Night Shift Brewing shares its name with a 1980s movie starring Henry Winkler, Shelly Long, and a then-unknown Michael Keaton. Basic premise was morgue employees who did nothing that could be considered remotely normal as they carried out their jobs. And much like that film, Night Shift is at its best whenever it strays from “normal.”
The Everett, Massachusetts based brewer is key stop on any Boston area brew tour. Night Shift offers a regular roster of IPAs and pale ales, which are very good, no question. Not exceptional, but maybe just this side of exceptional. Perhaps their Santilli IPA is exceptional? Well, yes it is. But who cares? Do we really need to spend a day tasting New England style IPA ad nauseum?
Dig further down the menu, find the quirky stuff that when you first see it, your impulse is NOT to order it. Sour something or other with zest of tangerine. Raspberry sour. Habanero flavored hooch. Gose with some unfamiliar ingredient.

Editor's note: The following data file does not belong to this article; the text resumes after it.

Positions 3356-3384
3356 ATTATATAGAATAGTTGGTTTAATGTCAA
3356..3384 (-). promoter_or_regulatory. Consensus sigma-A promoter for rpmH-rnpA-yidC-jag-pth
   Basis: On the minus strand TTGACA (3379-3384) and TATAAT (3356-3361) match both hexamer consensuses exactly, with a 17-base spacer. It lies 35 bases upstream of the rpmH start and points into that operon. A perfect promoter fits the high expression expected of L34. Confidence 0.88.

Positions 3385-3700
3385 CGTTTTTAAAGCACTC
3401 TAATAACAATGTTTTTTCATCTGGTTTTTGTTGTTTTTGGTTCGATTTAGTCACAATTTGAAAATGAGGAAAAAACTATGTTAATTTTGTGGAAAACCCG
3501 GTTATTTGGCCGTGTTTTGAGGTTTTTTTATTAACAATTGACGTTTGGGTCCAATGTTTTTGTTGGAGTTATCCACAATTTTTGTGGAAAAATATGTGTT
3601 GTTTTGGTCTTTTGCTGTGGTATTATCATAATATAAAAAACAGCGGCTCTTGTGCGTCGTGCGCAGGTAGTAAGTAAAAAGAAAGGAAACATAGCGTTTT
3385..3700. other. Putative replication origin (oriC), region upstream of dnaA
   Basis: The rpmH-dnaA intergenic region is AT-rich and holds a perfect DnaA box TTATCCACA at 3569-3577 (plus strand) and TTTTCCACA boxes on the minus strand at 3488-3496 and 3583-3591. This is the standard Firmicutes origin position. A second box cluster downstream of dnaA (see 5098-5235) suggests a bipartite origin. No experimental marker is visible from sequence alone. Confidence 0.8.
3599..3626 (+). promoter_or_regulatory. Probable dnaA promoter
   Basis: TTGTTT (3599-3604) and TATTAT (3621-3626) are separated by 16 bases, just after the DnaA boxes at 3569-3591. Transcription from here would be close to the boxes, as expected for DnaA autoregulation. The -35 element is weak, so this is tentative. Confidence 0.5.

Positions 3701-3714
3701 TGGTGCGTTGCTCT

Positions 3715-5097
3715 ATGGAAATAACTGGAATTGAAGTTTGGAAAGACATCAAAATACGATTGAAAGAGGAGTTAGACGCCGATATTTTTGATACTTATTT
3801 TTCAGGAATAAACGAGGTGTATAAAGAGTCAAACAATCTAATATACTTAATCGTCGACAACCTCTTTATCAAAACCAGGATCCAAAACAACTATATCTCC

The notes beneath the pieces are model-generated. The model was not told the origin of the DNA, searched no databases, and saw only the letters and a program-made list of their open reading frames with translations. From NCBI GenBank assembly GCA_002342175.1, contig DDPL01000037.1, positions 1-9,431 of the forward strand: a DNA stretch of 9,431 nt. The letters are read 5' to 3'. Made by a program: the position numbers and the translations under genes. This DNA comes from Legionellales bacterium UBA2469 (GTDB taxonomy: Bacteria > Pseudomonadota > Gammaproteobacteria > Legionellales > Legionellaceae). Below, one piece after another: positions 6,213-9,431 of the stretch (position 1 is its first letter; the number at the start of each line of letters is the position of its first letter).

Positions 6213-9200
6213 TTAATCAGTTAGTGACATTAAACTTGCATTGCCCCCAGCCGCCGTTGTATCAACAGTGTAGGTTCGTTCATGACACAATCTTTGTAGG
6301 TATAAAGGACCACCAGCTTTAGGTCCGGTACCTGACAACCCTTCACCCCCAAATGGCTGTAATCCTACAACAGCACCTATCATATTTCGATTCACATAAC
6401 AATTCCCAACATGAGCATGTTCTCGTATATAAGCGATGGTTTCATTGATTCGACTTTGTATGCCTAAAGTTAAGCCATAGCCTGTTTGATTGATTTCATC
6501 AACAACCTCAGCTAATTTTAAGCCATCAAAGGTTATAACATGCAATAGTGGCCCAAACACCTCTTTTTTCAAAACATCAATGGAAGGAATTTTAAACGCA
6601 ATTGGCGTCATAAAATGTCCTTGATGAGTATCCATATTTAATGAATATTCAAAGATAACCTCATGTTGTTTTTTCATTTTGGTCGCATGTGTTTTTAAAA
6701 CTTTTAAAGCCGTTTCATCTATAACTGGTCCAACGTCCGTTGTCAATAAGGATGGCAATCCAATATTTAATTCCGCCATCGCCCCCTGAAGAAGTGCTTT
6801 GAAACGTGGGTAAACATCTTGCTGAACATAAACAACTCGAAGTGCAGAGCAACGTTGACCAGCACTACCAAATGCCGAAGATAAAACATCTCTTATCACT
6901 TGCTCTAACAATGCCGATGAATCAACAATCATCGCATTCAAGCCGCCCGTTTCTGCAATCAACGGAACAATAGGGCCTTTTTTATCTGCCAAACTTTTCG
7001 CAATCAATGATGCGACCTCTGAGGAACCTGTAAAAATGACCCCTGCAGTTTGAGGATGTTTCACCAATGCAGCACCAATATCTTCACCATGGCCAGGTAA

The descriptions are odd, the combinations unsettling. This is the good stuff.
I’m sure it’s not the case, but you almost get the feeling that Night Shift makes the standard stuff because the market demands it. When you compare their regular wares to, for example, the recent Raspberry Simple Sour, it pales by comparison. (pardon the pun, couldn’t help it) So why bother with the everyday stuff? Let’s face it, not everybody wants a beer that looks like Pepto Bismol.
One of their regular offerings, the Harborside Gose, is an incredible mix of sour, salt, citrus sweetness that unfortunately makes most very good goses seem dull by comparison. Put it up against Lost Nation — easily a standard-bearer of the New England gose style — and the Night Shift offering takes the art to a new level. The quirk in Harborside? Oysters. Not quirky? Go ask the local home brew shop for an oyster additive and see what they say.
Down a notch or two from their sours and oddballs are the interesting and definitely worthwhile “One Hop This Time” series. I say down a notch because the former is like a symphony, while the latter is like a clarinet recital. Both interesting and enlightening, but the orchestra is always a bigger experience.
Night Shift fans are quick to point out that Santilli and some of the other more straightforward offerings are award winners. OK, point taken, and it’s worth a sample. Just keep in mind there’s a lot going on at Night Shift, so when you visit, remember to go further down the menu as you fill out that sampler board.